Wednesday, July 22, 2009

Do Schools Gentrify?

A friend of mine attended Decatur High School some 25 years ago. Back then, he told me, the school's student body by reputation was 80% black. (Although to a 120 lb white freshman from the sticks, it looked closer to 95% black.)

Not anymore. Decatur High School's student body is now only 47% black . . . and 46% white! It has a respectable 8/10 rating from GreatSchools.net.

How did this happen? Normally among families with school-aged children, blacks are displaced by Hispanics, not whites. And while neighborhoods can gentrify, they are usually gentrified by homosexual or otherwise childless whites. People contemplating families usually move to the 'burbs, of which the Atlanta area has an abudance. Once schools become "black", no white family wants to send their kids there, even if whites are a majority in the community.

Consider, for instance, the Buckhead area (of A Man in Full fame) in north Atlanta. Overwhelmingly rich and (~85%) white, Buckhead's public high school is nonetheless only 13% white and scores a dismal 3/10 from GreatSchools.net. Clearly, even with per pupil expenditures in excess of $12k, white families have written off North Atlanta High.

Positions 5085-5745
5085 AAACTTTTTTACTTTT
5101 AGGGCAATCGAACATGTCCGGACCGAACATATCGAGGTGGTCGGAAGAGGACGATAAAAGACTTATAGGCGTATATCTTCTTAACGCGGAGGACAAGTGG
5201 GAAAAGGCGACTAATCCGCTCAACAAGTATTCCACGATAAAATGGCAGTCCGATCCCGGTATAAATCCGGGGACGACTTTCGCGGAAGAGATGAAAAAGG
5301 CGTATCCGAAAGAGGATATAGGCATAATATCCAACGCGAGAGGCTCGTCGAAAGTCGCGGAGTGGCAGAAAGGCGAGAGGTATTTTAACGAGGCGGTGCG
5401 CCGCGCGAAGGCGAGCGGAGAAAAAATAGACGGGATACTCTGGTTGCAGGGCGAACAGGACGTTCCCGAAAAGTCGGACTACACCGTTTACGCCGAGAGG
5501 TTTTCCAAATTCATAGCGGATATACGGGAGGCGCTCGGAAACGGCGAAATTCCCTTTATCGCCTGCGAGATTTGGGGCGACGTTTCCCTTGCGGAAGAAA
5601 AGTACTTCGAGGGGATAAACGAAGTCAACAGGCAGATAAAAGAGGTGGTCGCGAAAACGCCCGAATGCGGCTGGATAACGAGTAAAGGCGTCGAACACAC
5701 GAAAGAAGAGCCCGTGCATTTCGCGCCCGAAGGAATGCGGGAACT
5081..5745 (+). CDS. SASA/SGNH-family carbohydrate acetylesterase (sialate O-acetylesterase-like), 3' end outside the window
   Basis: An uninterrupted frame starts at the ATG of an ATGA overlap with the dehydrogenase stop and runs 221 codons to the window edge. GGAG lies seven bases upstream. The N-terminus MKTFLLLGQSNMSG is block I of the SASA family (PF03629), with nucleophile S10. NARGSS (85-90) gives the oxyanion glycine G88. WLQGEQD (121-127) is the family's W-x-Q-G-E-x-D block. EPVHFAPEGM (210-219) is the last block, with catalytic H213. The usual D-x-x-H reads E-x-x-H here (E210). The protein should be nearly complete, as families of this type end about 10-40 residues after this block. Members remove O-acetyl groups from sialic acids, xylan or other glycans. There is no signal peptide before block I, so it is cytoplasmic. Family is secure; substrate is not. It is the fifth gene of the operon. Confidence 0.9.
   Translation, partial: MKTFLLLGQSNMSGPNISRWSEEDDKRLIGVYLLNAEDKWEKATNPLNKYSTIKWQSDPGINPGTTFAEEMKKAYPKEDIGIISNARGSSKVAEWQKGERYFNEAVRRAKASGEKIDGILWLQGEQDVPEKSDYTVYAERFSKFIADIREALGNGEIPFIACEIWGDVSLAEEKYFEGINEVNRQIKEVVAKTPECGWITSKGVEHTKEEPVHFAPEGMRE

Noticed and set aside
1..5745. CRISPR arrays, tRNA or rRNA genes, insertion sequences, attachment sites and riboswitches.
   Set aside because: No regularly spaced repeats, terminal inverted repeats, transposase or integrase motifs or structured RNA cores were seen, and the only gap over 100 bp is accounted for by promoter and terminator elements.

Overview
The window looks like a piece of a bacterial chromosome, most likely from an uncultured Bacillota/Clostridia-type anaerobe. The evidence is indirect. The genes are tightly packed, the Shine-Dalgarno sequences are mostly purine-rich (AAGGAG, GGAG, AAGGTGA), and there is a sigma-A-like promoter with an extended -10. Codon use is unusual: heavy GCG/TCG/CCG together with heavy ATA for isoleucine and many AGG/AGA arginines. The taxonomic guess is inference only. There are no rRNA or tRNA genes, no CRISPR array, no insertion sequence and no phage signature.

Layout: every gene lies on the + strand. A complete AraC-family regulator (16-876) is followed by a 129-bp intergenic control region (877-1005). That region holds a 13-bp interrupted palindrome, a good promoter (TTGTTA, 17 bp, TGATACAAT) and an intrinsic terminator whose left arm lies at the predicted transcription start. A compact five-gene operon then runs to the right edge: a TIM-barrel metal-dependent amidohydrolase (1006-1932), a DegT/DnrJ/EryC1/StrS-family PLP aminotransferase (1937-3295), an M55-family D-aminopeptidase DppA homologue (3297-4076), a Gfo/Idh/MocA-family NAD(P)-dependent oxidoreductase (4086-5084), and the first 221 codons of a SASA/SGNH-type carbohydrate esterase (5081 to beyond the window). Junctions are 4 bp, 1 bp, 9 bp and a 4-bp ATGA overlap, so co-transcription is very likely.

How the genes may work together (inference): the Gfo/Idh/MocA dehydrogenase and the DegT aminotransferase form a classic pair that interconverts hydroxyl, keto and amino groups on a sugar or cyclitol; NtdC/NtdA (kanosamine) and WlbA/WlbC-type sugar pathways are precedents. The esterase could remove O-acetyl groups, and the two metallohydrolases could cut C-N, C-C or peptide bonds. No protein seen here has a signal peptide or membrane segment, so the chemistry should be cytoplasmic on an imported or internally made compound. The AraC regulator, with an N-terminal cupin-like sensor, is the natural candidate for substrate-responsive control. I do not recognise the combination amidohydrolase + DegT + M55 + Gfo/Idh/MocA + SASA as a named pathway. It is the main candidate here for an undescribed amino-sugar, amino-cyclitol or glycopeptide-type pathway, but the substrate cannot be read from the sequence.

Decatur, meanwhile, is presently 65% white. I have no knowledge about its demographics over time, but as the longtime home of Agnes Scott College and Columbia Seminary, it certainly has its share of white pointy-heads. But how did white students achieve parity at Decatur High?

Any ideas?

2 comments:

Trumwill said...

Maybe it became a magnet school? I know it's not uncommon for districts to choose the most troubled school for magnet programs. My middle school, one of the worst in the district, attracted all sorts of kids shortly after I left because of a special science program. It wasn't heavily minority, but I would say 3/4 of the NAMs I went to high school with I also went to junior high with.

Φ said...

I checked the schools' website and didn't detect any magnetism. :-P My friend said that 25 years ago the school used three-tier tracking, and the Level 1 academic track was much whiter than, say, the phys. ed. classes. The school had a good reputation among whites in the community, most of the Level 1 teachers kept order in the classroom, and my friend had no problem with the quality of instruction.

His experience was not free of problems. Outside the classroom, there was a sense of . . . disorder. Smoking in the restrooms. Fistfights in the lunchroom. Stairwells you knew (or learned) not to use.

But in general, it was as if the school knew what kind of population it had to deal with, and regulated it accordingly. My friend only recalls being assaulted there once, as opposed to routinely at his redneck junior high school. But then, at DHS, students were rarely left unsupervised.